Colorectal Cancer Possibly Linked to Insufficient Vitamin D
Vitamin D is a great vitamin. We can get our daily value of this wonderful vitamin from seafood and sunlight, and the benefits of maintaining a good level of vitamin D are too numerous to list here. A new study suggests that there may be another benefit to consider: a lower risk of colorectal cancer, known to some as “bowel cancer”. While taking a little extra vitamin D won’t replace your health insurance, this new research suggests that it may help you avoid cashing in on your life insurance any time soon.
The study, conducted by Harvard’s Shuji Ogino and a team of colleagues, involved a pool of nearly 1,000 people who gave blood samples back in the 1990s. Do note that when those involved in the study originally gave blood for one of two long-term health studies, none of them had colorectal cancer. When Dr. Ogino and his team took a look at the data, 318 of them had developed colorectal cancer, and it was here that Ogino found a possible link between vitamin D and the deadly disease.
Ogino found data that suggests that vitamin D is capable of influencing the immune cells responsible for fighting cancerous tumor cells. “People with high levels of vitamin D in their bloodstream have a lower overall risk of developing colorectal cancer,” Ogino said, “Laboratory research suggests that vitamin D boosts immune system function by activating T cells that recognize and attack cancer cells.”
Ogino and his team tested the blood samples of the 942 mentioned above for 25-hydroxy vitamin D, a form of vitamin D abundant enough in blood to be useful in measuring how much vitamin D is in a person’s entire body. As we mentioned before, 318 of those tested developed colorectal cancer while the remaining 624 did not.
The study showed that patients with a higher level of 25-hyrdroxy vitamin D were substantially less likely to develop colorectal cancer, leading the researchers to believe that there may be a link between vitamin D and the immune system’s ability to fend off cancerous cells. “In the future, we may be able to predict how increasing an individual’s vitamin D intake and immune function can reduce his or her risk of colorectal cancer,” Ogino says.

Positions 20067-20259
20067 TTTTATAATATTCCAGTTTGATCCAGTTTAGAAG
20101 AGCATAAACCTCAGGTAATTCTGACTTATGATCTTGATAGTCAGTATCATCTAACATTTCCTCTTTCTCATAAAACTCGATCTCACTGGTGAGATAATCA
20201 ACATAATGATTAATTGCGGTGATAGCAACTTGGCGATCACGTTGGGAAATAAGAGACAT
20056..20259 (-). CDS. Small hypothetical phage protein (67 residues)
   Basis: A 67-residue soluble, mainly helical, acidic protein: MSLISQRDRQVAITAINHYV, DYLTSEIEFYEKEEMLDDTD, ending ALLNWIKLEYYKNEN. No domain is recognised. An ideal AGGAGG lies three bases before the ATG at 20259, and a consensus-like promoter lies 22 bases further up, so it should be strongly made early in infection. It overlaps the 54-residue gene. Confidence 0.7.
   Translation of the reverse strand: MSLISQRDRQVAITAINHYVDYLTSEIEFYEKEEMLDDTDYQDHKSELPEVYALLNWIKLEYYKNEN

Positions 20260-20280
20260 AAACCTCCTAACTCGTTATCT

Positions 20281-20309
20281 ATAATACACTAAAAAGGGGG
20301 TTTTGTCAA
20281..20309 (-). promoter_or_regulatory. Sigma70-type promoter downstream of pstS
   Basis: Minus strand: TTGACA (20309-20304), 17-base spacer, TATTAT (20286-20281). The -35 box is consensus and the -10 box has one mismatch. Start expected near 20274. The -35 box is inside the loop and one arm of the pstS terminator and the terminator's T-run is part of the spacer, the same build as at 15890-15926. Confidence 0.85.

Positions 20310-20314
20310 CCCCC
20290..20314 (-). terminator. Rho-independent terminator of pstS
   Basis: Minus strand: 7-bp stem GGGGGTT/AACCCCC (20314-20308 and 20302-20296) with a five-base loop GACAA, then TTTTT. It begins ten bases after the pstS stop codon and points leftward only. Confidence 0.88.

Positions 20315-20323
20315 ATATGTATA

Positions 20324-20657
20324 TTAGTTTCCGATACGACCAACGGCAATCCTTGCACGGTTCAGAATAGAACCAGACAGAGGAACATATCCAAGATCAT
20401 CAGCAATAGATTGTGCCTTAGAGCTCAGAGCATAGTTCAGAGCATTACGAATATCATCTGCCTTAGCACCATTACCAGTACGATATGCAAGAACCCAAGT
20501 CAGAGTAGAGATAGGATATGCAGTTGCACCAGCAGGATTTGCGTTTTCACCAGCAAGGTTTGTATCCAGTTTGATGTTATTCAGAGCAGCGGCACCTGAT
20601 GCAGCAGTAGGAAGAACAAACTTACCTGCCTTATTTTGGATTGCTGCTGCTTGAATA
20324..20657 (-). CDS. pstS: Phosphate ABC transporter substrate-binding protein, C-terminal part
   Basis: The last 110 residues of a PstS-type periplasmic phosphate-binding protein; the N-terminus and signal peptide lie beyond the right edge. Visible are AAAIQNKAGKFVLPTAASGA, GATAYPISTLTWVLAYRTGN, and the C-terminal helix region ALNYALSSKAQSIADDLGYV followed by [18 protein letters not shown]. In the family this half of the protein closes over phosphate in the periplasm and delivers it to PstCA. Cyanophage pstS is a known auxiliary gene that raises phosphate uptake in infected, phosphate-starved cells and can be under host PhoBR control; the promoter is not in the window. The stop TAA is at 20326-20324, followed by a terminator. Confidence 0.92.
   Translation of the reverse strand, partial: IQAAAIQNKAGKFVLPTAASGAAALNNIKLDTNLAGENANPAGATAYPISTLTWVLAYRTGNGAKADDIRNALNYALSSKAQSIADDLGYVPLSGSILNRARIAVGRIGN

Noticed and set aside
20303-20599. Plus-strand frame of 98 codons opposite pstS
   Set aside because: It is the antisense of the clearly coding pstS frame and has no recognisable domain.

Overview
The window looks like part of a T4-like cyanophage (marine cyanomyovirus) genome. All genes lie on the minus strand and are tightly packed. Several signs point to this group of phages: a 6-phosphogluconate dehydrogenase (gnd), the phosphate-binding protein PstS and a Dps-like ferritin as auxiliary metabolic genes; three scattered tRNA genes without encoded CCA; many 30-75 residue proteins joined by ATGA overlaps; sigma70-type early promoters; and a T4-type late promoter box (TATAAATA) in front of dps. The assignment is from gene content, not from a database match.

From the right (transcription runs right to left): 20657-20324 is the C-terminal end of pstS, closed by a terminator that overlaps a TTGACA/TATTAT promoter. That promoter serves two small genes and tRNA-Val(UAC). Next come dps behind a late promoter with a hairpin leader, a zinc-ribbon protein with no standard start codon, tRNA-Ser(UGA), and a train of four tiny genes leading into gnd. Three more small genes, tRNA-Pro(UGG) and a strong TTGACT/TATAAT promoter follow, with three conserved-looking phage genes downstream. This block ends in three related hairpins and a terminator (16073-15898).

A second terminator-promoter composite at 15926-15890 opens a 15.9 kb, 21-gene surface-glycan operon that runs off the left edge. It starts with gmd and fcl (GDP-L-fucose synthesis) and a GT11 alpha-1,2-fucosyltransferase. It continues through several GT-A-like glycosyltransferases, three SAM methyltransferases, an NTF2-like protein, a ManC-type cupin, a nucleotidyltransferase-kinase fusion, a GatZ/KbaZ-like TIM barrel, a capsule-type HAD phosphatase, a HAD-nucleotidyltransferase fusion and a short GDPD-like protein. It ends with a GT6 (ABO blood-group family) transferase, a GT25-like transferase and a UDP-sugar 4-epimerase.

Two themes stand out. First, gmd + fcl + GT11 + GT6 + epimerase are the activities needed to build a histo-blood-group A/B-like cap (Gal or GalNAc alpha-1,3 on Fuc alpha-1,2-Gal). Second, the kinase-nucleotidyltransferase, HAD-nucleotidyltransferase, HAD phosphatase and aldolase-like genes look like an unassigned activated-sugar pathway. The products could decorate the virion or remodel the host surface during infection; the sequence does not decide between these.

Colorectal cancer is a bigger problem than many believe, and excluding the most common kinds of skin cancer, it’s the third most common variety of cancer in both men and women according to the American Cancer Society.
Please keep in mind that these findings are the beginning of a long process of research and verification, and that at the time of writing, these findings were not proven to be substantially true. Vitamin D has plenty of other benefits including boosting your overall immune system, and it’s always a good idea to get your daily value, but if you’re looking for a surefire way to fight cancer, a few methods have already been proven effective, and you may be able to guess what they are. Simply eating healthier foods, exercising regularly, and avoiding substances like alcohol and tobacco has been proven to decrease your risk of cancer (and possibly your health insurance premiums).
How do you like to get your daily dose of vitamin D? Have you or a loved one been affected by colorectal or bowel cancer? Share your insights with us in the comments section below!